One EVM-compatible chain that will still be secured by proof-of-work after the merge is the Syscoin NEVM. The syscoin PoW base chain dates back about as far as ethereum and is actually mege-mined with bitcoin, so it has an enormous hash rate for the very modest TVL its nascent NEVM smart contract layer currently secures. Being merge-mined with bitcoin also makes syscoin’s PoW security effectively carbon neutral: as long as there is intrinsic demand to mine bitcoin, attempts to ascribe emissions to syscoin’s PoW would be double-counting those emissions against bitcoin’s own carbon intensity.

The syscoin foundation will further scale up the NEVM with a zkrollup and validium this year, but fees on the NEVM layer are already dirt cheap, and the slower-than-average 2.5-minute avg block time of the NEVM isn’t nearly as much of an issue for money markets as it is for most other DeFi apps. Currently, ETH, WBTC, DAI, USDC, and USDT are available on syscoin through a single point-of-entry, Multichain’s router, which is not all that decentralized yet. This seems to be currently the weakest link in terms of potentially deploying Compound on syscoin NEVM. Compound would definitely be the project with the greatest name recognition on syscoin if it were to deploy there.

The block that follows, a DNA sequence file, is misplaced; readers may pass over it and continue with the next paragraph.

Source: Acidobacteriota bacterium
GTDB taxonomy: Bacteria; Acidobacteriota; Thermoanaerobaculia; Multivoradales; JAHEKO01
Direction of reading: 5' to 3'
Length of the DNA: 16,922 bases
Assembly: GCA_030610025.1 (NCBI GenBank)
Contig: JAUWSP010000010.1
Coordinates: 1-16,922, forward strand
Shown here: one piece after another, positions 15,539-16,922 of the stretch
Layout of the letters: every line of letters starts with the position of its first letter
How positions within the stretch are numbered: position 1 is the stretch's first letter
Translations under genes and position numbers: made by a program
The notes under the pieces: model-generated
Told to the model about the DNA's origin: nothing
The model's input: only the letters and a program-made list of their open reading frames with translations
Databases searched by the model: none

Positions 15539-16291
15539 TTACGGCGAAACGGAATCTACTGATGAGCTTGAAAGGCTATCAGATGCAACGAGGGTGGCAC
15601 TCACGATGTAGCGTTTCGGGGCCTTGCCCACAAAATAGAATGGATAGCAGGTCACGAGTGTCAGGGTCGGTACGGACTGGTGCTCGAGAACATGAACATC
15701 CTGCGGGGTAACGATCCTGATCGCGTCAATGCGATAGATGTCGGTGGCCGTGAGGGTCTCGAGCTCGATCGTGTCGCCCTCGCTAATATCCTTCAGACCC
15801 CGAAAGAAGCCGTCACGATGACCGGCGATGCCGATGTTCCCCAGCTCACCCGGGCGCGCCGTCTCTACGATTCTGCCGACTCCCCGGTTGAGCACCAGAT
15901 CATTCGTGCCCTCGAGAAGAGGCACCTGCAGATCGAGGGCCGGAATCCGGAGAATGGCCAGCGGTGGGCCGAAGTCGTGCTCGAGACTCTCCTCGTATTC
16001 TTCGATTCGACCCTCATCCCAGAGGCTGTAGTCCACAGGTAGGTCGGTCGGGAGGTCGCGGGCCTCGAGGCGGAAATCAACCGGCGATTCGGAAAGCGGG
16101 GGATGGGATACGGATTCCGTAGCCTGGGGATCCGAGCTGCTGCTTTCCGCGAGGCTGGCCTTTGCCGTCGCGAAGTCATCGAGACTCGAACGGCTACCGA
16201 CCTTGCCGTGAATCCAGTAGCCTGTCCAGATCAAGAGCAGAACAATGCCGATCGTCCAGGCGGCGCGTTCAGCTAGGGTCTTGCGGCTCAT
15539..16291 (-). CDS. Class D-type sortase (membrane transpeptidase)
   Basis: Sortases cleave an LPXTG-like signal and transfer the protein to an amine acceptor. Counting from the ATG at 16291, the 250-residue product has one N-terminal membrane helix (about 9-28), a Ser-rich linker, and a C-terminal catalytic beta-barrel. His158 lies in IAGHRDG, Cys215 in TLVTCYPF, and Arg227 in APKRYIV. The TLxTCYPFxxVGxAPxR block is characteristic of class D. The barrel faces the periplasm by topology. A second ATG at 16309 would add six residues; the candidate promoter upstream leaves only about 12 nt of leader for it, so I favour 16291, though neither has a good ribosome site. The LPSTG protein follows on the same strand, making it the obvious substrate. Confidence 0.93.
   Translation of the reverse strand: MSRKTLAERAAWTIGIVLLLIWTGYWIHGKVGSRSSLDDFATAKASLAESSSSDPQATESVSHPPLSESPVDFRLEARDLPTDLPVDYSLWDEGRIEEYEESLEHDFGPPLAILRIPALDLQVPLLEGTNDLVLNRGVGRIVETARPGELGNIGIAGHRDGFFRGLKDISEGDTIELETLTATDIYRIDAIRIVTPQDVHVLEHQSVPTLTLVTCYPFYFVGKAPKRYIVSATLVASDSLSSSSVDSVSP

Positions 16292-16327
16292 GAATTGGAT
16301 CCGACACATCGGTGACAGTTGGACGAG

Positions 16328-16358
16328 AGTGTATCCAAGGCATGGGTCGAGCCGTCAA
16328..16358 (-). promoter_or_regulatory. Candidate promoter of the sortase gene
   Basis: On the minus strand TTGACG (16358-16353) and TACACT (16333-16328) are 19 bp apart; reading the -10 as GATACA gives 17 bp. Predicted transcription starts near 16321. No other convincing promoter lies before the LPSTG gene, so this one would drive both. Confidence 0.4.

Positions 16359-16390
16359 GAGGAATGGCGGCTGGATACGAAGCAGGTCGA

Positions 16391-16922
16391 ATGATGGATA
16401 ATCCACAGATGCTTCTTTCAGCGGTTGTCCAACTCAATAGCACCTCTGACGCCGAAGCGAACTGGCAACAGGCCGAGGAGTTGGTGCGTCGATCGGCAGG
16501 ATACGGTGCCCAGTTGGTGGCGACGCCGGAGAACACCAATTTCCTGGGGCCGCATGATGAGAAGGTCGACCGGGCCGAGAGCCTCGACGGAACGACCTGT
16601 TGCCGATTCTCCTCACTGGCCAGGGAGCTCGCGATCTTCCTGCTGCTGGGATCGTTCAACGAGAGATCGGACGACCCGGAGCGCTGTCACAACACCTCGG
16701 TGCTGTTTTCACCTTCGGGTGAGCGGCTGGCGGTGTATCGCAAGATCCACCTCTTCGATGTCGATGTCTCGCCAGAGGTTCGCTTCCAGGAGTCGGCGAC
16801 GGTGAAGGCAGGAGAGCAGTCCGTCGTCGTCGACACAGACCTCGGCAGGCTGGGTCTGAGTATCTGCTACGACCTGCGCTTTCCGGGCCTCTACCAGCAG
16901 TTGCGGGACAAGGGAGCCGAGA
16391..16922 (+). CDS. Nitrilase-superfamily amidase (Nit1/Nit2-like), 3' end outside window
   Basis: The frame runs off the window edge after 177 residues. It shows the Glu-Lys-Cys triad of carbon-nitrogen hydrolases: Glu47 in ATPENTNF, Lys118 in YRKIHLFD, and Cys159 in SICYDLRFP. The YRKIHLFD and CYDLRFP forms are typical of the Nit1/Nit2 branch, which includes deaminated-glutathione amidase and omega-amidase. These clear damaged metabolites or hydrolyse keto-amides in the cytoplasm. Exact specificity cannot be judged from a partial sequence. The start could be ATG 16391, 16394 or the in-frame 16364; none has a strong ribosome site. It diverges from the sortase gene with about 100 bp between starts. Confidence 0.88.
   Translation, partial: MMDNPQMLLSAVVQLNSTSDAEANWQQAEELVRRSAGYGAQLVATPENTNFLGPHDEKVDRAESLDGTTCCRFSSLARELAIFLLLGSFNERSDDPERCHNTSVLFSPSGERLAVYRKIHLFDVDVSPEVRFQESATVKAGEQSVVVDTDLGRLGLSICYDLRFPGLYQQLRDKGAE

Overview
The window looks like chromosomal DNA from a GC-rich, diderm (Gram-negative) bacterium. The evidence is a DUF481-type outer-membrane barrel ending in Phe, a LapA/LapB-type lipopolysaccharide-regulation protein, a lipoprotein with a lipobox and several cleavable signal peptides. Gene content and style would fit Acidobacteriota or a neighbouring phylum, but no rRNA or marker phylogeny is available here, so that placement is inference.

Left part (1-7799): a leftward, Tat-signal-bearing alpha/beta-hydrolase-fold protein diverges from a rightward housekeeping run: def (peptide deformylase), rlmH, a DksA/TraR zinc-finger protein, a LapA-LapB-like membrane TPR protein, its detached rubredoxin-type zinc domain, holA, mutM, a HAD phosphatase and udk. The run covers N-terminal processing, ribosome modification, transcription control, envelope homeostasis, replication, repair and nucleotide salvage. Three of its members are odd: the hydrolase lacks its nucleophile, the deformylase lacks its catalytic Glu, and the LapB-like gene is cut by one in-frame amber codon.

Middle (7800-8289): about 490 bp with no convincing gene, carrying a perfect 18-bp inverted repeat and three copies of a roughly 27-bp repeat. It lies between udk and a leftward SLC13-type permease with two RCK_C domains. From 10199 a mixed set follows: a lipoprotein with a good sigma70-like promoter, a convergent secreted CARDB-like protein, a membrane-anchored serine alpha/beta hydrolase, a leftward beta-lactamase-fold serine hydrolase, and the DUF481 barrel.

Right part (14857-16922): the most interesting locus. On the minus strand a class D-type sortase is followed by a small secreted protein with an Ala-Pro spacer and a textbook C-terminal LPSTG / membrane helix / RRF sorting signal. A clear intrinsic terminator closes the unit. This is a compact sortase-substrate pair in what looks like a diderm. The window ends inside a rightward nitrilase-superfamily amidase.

Summarizing, I could see Compound on syscoin NEVM as our “PoW-secured offering” of the protocol, with ethereum as the default PoS-secured option and then rollups / alt PoS chains as desired. If folks know of other PoW-secured EVMs that should be considered alongside syscoin, feel free to add them here. The only other one that comes to mind for me is ethereum classic, but its hash rate is a tiny, tiny fraction (less than a millionth) of syscoin’s.

Disclosure: it’s probably obvious given the level of detail here, but just so we’re clear, I hold some SYS.